HUMS 060, Novel Novels
Stream of consciousness. Metafiction. Intertextuality. Typographic experimentation. These are some of the innovative narrative techniques that authors have used to push the boundaries of fiction over time. Why does literary innovation happen? How has the development of fiction been influenced by developments in other fields such as psychology, art, philosophy, or physics? What does it mean to say that a novel is novel? This course addresses such questions by taking an interdisciplinary approach to looking closely at several innovative novels from the early twentieth century to the present. As we move from modernism to postmodernism and on to the present moment, we not only explore the ways that novels may engage creatively with other fields but also how they are in dialogue with literary history itself.
Enrollment limited to first-year students. Preregistration required; see under First-Year Seminar Program: https://yalecollege.yale.edu/academics/preregistration-applications-and-preference-selection#FRSM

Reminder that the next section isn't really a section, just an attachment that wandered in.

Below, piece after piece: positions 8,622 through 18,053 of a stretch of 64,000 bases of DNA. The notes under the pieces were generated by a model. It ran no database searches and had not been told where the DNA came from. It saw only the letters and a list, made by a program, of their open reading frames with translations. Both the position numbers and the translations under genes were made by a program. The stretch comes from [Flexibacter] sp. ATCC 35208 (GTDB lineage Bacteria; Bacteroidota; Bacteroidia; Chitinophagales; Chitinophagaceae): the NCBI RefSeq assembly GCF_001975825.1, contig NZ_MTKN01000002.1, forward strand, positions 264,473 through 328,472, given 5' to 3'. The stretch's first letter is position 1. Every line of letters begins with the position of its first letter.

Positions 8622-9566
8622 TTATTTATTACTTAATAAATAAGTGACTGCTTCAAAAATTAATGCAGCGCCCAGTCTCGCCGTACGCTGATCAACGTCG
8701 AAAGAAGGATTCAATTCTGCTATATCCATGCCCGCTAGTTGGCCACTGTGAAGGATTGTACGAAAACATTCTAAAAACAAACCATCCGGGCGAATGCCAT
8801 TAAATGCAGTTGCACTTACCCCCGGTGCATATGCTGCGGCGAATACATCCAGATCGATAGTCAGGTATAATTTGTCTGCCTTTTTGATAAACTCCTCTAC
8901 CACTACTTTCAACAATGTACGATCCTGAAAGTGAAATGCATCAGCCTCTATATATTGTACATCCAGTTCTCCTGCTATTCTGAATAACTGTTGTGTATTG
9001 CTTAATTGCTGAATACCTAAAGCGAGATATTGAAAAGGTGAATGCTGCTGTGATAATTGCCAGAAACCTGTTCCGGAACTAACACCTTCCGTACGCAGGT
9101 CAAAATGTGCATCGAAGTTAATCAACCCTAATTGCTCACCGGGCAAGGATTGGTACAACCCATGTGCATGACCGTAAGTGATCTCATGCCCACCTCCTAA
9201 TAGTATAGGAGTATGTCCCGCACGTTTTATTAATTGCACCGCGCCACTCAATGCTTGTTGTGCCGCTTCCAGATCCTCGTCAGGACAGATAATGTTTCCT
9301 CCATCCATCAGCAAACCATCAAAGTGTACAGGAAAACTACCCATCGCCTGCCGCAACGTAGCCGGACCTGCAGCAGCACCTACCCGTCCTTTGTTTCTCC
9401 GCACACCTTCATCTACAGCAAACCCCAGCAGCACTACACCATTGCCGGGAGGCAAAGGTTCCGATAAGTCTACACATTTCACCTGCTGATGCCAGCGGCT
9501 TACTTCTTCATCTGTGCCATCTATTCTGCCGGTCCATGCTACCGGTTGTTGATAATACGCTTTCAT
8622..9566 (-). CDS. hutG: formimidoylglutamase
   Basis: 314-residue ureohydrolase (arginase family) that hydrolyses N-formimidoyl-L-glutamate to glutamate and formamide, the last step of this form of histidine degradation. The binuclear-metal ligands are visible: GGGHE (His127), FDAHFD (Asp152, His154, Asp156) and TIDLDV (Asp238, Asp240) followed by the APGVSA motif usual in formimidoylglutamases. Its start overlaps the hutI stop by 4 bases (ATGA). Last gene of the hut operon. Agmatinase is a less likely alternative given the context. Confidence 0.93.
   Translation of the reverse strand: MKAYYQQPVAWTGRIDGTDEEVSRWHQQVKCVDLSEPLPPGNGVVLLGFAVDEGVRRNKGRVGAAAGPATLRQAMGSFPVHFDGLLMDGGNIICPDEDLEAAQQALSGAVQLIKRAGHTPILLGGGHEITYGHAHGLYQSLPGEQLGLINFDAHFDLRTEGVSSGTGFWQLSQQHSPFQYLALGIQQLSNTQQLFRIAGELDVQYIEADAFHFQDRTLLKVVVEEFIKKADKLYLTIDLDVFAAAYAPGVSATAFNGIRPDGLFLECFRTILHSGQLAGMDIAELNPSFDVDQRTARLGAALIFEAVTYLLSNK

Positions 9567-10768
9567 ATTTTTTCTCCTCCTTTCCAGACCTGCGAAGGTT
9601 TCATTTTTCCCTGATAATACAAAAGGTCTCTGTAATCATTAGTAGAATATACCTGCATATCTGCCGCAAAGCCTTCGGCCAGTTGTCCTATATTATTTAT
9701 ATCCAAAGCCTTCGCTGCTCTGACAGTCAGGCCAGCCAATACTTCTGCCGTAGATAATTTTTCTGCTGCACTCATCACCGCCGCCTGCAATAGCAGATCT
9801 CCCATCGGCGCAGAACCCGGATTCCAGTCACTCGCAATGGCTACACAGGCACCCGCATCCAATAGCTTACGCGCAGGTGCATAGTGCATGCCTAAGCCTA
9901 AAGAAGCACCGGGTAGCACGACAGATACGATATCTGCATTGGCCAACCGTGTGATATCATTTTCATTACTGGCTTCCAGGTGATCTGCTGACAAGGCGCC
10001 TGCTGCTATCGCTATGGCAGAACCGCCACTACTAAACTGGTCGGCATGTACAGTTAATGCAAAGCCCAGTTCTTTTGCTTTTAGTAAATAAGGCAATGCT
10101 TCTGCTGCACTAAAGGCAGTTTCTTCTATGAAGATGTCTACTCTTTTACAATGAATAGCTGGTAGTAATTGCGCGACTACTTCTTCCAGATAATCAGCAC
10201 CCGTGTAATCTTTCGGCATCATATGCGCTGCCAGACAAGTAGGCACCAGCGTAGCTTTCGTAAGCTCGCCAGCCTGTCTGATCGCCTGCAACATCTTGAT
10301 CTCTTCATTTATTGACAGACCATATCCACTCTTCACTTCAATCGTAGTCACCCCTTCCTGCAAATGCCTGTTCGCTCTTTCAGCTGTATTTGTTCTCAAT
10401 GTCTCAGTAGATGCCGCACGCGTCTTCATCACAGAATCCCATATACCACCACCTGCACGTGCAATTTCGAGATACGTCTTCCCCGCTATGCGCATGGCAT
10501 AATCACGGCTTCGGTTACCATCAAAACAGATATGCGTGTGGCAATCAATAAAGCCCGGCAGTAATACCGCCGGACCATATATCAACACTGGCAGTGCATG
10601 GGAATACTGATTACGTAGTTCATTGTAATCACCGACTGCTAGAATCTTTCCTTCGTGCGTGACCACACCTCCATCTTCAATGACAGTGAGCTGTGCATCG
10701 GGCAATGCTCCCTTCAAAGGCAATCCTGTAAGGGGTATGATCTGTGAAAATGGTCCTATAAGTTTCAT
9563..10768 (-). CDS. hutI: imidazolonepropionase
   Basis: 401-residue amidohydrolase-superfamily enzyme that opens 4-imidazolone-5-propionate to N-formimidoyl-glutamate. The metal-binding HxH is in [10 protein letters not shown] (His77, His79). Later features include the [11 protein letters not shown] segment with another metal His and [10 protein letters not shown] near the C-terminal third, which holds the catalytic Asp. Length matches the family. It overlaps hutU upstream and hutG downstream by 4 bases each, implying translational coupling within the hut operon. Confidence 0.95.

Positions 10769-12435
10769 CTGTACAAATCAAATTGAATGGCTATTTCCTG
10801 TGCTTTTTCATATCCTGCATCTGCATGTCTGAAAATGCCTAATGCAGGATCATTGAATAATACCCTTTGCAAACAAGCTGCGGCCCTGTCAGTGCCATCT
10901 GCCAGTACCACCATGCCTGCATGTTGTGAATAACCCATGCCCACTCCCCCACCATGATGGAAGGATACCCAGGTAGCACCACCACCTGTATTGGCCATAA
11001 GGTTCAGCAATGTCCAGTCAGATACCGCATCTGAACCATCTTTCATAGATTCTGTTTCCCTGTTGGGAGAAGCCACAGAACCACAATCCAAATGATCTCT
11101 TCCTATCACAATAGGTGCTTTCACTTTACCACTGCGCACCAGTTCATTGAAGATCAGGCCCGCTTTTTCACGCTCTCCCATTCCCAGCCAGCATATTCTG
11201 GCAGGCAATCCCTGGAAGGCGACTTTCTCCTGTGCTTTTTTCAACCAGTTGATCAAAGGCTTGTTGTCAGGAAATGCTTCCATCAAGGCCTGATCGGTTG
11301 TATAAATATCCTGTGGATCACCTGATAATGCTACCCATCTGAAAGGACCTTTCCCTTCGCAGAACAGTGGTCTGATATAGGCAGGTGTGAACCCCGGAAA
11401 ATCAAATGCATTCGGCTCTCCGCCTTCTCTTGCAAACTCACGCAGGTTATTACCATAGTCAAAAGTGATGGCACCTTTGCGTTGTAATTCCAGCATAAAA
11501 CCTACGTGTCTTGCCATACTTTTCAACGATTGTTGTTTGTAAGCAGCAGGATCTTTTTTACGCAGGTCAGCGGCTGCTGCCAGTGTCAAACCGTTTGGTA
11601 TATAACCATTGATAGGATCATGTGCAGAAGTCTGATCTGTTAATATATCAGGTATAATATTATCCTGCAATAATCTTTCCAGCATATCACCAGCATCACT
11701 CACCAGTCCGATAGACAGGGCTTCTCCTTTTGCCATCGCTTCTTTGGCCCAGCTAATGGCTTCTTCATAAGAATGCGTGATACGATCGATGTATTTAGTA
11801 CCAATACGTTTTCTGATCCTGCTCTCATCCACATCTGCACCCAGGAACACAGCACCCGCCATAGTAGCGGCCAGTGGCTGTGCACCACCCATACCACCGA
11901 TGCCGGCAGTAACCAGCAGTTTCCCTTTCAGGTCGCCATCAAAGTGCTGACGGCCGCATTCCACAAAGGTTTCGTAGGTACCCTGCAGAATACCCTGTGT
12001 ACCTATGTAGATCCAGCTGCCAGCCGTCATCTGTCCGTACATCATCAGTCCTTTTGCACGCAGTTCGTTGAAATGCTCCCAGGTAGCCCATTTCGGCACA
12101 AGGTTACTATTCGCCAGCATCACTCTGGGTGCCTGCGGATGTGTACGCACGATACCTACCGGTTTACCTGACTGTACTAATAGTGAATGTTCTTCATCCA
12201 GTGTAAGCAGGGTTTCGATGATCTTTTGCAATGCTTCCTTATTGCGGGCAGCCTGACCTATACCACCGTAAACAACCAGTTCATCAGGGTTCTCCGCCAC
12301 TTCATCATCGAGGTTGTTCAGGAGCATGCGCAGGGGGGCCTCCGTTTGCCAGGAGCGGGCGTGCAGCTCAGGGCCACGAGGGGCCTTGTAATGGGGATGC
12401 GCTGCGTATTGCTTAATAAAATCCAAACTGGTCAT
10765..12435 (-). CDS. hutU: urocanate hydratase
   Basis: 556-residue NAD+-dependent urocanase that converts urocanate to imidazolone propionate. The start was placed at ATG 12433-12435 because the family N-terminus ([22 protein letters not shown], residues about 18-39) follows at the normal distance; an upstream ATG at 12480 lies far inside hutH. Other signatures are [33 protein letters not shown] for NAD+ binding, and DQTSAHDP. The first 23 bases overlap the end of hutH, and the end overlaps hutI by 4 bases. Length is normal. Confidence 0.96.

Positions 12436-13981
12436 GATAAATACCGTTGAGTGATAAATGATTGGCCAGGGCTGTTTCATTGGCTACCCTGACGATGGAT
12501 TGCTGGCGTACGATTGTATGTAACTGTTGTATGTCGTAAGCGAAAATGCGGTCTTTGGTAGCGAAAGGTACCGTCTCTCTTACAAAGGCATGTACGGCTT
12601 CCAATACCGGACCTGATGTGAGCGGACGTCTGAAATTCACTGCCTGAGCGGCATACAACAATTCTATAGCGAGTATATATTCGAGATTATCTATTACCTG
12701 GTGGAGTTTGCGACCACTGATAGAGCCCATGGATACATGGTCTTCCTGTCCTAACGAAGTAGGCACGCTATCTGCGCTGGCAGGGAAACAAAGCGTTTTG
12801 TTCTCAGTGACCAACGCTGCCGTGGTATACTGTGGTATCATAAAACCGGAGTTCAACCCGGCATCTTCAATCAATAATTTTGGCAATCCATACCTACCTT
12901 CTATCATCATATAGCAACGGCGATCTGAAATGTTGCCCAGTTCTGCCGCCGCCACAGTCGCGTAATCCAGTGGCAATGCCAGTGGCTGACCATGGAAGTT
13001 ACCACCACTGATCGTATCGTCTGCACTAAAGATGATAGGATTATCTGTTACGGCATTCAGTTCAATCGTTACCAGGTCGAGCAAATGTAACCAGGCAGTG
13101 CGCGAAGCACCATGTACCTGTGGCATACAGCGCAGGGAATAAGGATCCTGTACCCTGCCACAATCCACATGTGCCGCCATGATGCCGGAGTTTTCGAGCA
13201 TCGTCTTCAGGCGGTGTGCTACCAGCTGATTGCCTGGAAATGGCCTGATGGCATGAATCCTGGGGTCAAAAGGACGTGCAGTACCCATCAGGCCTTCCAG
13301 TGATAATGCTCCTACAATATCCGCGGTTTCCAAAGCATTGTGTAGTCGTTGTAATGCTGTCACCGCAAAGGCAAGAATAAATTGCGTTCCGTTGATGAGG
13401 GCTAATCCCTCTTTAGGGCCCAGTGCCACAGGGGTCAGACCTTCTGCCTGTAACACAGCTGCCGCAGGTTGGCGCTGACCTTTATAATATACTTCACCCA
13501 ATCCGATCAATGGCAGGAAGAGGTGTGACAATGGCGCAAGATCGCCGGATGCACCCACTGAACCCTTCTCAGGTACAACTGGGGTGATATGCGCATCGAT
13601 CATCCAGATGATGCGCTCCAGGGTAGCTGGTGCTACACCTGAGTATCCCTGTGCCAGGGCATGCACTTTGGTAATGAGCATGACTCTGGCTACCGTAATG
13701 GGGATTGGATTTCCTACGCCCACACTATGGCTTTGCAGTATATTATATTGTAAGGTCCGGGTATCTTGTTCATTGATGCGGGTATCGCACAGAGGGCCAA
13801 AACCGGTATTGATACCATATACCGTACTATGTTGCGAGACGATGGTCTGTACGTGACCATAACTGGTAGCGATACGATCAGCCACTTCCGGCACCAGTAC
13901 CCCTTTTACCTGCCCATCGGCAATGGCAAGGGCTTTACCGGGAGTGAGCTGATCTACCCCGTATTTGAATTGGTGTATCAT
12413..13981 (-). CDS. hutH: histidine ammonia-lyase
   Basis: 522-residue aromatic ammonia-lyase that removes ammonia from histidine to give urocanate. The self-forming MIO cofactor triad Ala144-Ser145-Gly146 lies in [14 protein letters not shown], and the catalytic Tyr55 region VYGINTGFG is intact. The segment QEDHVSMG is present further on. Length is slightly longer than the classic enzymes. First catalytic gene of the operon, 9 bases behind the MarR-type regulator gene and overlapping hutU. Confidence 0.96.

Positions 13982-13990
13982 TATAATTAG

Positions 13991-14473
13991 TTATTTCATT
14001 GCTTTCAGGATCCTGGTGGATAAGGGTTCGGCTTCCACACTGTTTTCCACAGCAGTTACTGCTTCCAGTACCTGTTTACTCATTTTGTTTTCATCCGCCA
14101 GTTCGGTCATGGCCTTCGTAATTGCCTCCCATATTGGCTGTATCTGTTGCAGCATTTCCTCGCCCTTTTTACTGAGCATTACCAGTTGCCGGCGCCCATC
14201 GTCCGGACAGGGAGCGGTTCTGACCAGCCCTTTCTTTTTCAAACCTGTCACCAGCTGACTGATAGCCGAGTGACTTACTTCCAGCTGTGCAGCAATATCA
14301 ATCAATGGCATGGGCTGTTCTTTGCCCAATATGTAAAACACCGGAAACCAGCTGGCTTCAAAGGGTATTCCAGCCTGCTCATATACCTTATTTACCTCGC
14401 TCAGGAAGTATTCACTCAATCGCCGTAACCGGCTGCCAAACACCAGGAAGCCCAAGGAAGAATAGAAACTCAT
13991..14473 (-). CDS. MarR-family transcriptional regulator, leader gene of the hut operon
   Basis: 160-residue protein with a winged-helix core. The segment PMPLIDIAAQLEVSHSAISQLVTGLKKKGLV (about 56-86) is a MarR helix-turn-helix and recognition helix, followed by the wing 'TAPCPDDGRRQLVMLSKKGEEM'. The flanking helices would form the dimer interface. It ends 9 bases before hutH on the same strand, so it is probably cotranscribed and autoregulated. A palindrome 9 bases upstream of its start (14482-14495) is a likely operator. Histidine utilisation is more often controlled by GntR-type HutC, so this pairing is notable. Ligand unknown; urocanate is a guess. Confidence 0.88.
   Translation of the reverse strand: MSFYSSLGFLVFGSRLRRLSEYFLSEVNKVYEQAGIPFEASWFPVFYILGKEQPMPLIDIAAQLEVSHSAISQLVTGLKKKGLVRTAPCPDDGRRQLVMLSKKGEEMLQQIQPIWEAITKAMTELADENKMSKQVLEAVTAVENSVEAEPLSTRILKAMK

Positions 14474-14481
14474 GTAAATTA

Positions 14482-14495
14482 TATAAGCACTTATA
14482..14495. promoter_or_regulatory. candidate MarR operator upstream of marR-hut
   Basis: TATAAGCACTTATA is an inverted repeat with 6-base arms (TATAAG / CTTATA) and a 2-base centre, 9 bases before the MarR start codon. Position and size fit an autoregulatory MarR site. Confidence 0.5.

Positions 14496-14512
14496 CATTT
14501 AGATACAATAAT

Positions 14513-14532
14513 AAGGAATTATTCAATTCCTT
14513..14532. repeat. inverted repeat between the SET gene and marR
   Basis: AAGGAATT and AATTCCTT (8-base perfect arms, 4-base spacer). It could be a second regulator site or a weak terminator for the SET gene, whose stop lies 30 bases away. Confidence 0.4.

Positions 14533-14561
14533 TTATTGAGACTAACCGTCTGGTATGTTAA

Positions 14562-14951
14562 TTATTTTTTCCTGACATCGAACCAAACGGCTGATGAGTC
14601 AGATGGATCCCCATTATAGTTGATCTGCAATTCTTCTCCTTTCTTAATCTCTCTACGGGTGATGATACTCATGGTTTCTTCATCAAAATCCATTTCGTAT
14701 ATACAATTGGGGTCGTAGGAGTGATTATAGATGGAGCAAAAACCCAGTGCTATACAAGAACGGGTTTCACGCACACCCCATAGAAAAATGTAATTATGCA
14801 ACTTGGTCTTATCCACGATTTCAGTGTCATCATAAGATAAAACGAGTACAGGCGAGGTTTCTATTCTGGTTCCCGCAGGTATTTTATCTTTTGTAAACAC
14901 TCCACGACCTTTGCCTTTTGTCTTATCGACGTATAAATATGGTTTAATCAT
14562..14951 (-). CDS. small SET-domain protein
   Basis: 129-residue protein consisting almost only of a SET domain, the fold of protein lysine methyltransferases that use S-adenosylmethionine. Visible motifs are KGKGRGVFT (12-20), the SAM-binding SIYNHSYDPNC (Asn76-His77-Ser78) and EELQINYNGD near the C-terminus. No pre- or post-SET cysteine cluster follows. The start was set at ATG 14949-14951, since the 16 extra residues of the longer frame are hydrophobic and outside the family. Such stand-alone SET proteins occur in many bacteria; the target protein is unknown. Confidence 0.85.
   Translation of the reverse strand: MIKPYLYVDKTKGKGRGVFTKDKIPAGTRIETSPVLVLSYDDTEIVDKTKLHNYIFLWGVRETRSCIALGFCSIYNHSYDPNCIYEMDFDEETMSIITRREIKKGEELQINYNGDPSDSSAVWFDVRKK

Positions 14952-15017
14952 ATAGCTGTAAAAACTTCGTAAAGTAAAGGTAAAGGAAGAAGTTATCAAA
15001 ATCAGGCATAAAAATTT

Fulfills HU distribution requirement.
Professor Brianne Bilsky is the Dean of Berkeley College and a Lecturer in the English Department. She earned her Bachelor of Arts in English from Washington and Jefferson College and her Ph.D., also in English, from Stanford University. Her teaching and research interests include literature and war; rhetoric and composition; media and information theory; and pedagogy.
Prior to Yale, Dean Bilsky, was an assistant professor of English at the United States Military Academy in West Point, NY and comes to Yale with experience advising and mentoring undergraduates. As a dean and administrator at Washington and Jefferson, she worked extensively with first-year students making the transition to college, created a peer-mentoring program, and prepared students for competitive national fellowships. And as a member of the Washington and Jefferson faculty, she taught in a first-year program that created and strengthened links between students’ residential and academic environments.